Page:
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After graduating as a mining engineer (he proudly notes that Ben Carlin was one too), he shipped his Jeep out to South Africa to work. For a while he worked near Johannesburg in what was then the second deepest mine in the world at 11,700 feet. Bob wrote that, “At that depth the intrinsic rock has a hydraulic pressure: the floor is as much likely to burst up as the roof fall down. Square tunnels soon become circular as shards come off. The natural rock temperature is 150 degrees or so, with 100% humidity. Heat stroke was the main killer down there. Everything he has  ever done since then has been a “piece of piss!”

Later, in the 1970’s, he DROVE his jeep back to the UK to do work a job blasting a tunnel for the Ffestiniog Railway in Wales. However, to get to Wales, he had to take the long way because, due to politics, he couldn’t get north of Kenya, so he shipped his jeep to Bombay, then drove northwest via Kyber Pass and Istanbul.  The adventure was a trip of a lifetime.

“This Jeep has travelled,” he noted. Unfortunately, his ex-wife has all the pics.

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Currently, he lives in Devon in South West England. His longtime CJ-2A is still a very road worthy, nearly everyday vehicle. The engine uses a Hotchkiss block. He also has a Metamet dash plate on the wall. He loves his jeep!

 
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Icon 4×4 Rebuilt 1965 Jeep Wagoneer

• CATEGORIES: Builds, Features

Maury shared this video and article about Robert Wood and Icon 4×4’s rebuild of a 1965 Jeep Wagoneer into a more modern driver: https://www.automobilemag.com/news/icon-1965-kaiser-jeep-wagoneer-reformer/

Also, if anyone has a circa 1965 Wagoneer steering wheel, Robert Wood might be interested buying it. They are looking for one for their Cherokee. Email me at d @ deilers.com (no spaces around the @) for Robert’s contact info.

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Javier’s Restored M-38

• CATEGORIES: Builds, Features

Javier rebuilt this nice looking M-38, thanks it part to finding parts through eWillys and readers comments. During the rebuild, he added a few additional safety features such as Herm’s dual reservoir setup. He notes that M-38 does have a few CJ parts on it as well. The unique frame for the winch was something he and a friend built after testing out different scenarios with cardboard. The winch cover is a nice touch, too. Thanks for sharing Javier!

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Customized VEEP

• CATEGORIES: Builds, VEEP (VW Jeep), Scamp, Others

Mike bought this VEEP in September of 2018 in Arizona. It ran, but had lots of surface rust on the paint. So, he blasted the body, rebuilt the engine (to 1915cc), redid the engine compartment, and added some other custom elements. His goal was to enter it in local car shows and, so far, he’s won four trophy’s with it. Nice work!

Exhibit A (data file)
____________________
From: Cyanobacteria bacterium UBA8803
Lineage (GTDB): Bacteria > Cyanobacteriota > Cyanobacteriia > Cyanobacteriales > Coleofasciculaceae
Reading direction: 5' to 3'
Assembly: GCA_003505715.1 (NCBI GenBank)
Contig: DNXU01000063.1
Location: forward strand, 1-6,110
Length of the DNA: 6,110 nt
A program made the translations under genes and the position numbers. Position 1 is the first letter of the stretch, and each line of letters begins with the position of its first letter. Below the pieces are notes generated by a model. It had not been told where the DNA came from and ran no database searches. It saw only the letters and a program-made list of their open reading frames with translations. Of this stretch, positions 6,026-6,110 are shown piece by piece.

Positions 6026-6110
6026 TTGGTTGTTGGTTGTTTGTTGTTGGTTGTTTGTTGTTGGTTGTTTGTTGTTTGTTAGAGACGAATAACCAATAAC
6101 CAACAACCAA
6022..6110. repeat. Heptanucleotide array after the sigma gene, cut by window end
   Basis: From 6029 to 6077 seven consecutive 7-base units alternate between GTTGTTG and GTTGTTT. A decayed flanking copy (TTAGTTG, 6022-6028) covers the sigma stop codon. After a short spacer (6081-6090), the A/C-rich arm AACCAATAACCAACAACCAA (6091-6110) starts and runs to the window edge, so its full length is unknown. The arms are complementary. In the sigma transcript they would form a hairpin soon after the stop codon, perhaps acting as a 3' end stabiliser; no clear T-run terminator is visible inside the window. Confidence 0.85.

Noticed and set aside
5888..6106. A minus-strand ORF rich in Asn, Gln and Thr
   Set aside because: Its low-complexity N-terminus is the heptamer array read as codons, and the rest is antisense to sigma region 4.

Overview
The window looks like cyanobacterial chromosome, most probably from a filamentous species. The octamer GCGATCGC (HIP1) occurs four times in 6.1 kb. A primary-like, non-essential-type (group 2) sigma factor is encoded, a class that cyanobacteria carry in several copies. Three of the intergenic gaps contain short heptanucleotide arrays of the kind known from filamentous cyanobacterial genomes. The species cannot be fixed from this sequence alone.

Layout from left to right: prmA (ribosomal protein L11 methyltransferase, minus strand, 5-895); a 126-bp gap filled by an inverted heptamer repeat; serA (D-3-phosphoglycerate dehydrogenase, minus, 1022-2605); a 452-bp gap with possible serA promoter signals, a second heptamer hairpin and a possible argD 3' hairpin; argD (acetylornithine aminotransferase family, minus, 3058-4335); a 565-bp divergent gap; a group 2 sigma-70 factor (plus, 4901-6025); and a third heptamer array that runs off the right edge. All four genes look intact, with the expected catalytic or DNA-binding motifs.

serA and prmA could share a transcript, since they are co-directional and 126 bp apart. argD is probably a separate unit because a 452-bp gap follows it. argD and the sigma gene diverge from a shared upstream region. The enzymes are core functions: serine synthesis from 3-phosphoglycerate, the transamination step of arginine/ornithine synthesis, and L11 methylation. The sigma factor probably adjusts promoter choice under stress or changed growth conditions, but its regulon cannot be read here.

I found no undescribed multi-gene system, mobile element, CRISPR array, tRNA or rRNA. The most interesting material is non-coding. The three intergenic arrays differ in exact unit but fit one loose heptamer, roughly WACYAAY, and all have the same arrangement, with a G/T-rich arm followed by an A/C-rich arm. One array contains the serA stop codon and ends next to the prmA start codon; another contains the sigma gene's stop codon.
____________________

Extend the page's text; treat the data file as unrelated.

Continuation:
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1949 Directions For Building Toy Willys Wagon

• CATEGORIES: Builds, Features, Models

On August 04, 1949, the Wolcott Beacon out of Wolcott, Indiana, published directions on how to build a toy Willys Wagon for kids. The length of this toy is about 7″.

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Headlight Bezels Over the Years

• CATEGORIES: Builds, Features

The other day someone asked me about headlight bezels (or if you prefer, headlight ‘heads’) and how they changed through the years. I did not have a good answer to that reader’s question, so this working thread about bezels is the result. Along the way, I learned that some folks call these parts “heads”, but perhaps that is more military related?

1. 1945-1946 Early Painted Bezels on CJ-2As
Early CJ-2A bezels were painted, not chromed, until approximately #38687, according to the CJ-2A page. As far as my research indicates, only Walcks carries new, unpainted bezels. This is the flatter style of bezel without the tab.

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2. 1946-1953 Later CJ-2As, CJ-3As and 1956-1959 DJ-3As
After roughly CJ-2A #38687 the bezels were chromed, but their shape was the same. They lasted through the end of the CJ-3A production run and into the early DJ-3A production run (1956-1959). These example images are from Kaiser Willys.

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3. 1950-1952 M-38s, 1953-1971 M-38A1s, and M-170s:
I didn’t realize that M-38 and M-38A1 bezels were the same. It’s on the M-38a1 site that I encountered the alternative term “head” for the bezel. Peter Debella has NOS rings.

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4. 1950 USMC CJ-V35 Blackout Lights ‘bezels’
Thanks to Mike Wixom for helping me out with these rare blackout lights.

This type of headlight bezel, or more correctly blackout ring (although not that effective), was used only on Marine Corps Radio Jeeps as far as I know. Specifically on the CJV35/U and possibly on the MZ-2 and MZ-3 Radio Jeeps from Late WW2. They were installed at the factory on all 1000 CJV35/U Jeeps built in May of 1950. These were eventually replaced by the actual blackout lights found on the M-38.

Because these aren’t readily available, someone posted this writeup on how to inexpensively recreate them:

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Here is a different, larger version of a CJ-V35 bezel. Mike believes the ones shown below may have been fabricated and not original, but perhaps the owner can offer input on this.

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A Slat Grille Rebuild

• CATEGORIES: Builds, Features
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Kees’ nearly restored Slat Grille MB.

There was some debate on G503 back in 2016 about whether a modified jeep for sale was a slat grille MB or not. After seeing the jeep for sale in October of 2016 on eWillys, Kees took a chance that it was a slat grille and bought it.